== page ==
The Wines of Bergerac – Describing a taste

by Martin Walker

One of the biggest problems with wine is people like me who try to write about it. Almost anything to do with the human senses is very difficult to put into words. How do you define the delicacy of a mother’s touch, the intimacy of a lover’s caress, or the kindness of a stranger’s helping hand?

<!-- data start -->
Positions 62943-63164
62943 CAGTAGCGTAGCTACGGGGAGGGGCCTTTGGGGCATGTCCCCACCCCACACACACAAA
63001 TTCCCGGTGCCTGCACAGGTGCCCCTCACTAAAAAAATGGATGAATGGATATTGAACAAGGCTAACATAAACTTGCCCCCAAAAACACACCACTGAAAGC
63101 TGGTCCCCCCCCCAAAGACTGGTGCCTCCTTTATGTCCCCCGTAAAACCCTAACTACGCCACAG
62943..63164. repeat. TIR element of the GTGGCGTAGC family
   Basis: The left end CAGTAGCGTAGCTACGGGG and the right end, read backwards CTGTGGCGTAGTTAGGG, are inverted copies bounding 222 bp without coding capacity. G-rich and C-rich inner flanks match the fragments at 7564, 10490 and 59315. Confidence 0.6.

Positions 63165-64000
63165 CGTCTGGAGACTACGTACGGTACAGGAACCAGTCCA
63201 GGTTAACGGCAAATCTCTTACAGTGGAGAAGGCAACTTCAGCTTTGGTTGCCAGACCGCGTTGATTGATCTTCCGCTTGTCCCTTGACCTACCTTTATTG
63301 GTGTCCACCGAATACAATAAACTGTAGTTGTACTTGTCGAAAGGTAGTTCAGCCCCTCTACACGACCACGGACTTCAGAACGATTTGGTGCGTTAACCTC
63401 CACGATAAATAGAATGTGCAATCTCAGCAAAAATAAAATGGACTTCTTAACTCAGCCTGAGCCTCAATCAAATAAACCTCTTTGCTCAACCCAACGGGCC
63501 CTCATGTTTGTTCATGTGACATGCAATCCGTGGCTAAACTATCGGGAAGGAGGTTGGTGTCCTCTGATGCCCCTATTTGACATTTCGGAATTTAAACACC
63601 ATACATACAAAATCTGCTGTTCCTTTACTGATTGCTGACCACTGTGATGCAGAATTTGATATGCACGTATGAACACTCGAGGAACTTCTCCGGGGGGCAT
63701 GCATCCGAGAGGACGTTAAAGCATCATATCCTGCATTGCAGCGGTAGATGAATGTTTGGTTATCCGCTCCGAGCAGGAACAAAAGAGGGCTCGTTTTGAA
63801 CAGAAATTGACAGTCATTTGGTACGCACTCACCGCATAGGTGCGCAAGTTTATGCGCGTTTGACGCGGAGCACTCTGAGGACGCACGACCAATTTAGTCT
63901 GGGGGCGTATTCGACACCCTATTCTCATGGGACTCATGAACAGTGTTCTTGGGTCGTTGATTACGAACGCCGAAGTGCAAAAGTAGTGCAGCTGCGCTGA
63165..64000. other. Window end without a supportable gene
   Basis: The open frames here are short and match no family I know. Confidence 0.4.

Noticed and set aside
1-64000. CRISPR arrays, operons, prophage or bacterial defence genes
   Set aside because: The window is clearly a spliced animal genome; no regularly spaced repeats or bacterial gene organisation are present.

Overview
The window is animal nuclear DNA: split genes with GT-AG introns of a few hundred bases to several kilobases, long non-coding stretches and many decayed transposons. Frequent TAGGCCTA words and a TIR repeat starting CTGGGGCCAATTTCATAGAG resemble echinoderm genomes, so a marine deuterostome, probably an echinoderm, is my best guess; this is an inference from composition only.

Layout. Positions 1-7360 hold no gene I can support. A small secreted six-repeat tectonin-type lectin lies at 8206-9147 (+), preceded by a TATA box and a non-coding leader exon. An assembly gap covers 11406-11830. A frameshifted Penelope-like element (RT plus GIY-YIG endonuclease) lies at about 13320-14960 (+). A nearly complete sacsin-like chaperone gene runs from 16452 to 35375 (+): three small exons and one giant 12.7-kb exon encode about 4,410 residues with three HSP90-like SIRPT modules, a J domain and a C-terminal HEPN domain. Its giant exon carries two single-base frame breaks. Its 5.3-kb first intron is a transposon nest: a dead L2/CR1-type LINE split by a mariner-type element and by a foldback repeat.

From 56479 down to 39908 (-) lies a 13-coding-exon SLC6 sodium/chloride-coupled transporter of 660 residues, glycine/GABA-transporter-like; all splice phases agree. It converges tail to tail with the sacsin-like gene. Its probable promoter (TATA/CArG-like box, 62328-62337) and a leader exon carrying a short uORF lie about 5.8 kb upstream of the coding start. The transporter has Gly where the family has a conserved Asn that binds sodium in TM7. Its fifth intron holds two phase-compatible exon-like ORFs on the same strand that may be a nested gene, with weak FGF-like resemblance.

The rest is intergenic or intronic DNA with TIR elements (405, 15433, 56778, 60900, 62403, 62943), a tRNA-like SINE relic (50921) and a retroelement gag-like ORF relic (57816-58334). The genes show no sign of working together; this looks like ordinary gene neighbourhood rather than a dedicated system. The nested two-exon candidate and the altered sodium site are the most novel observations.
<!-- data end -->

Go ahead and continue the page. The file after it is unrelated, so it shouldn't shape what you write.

And wine affects so many different senses which interact with one another. Obviously wine affects most our sense of smell and taste. But it also involves our sight. If you doubt this, there is an interesting experiment: see how often you can tell the difference between a red, white or rose wine once you are blindfolded. The colour of a wine in a glass, whether pale or golden, light red or deep burgundy, subtly affects our expectation of its taste.

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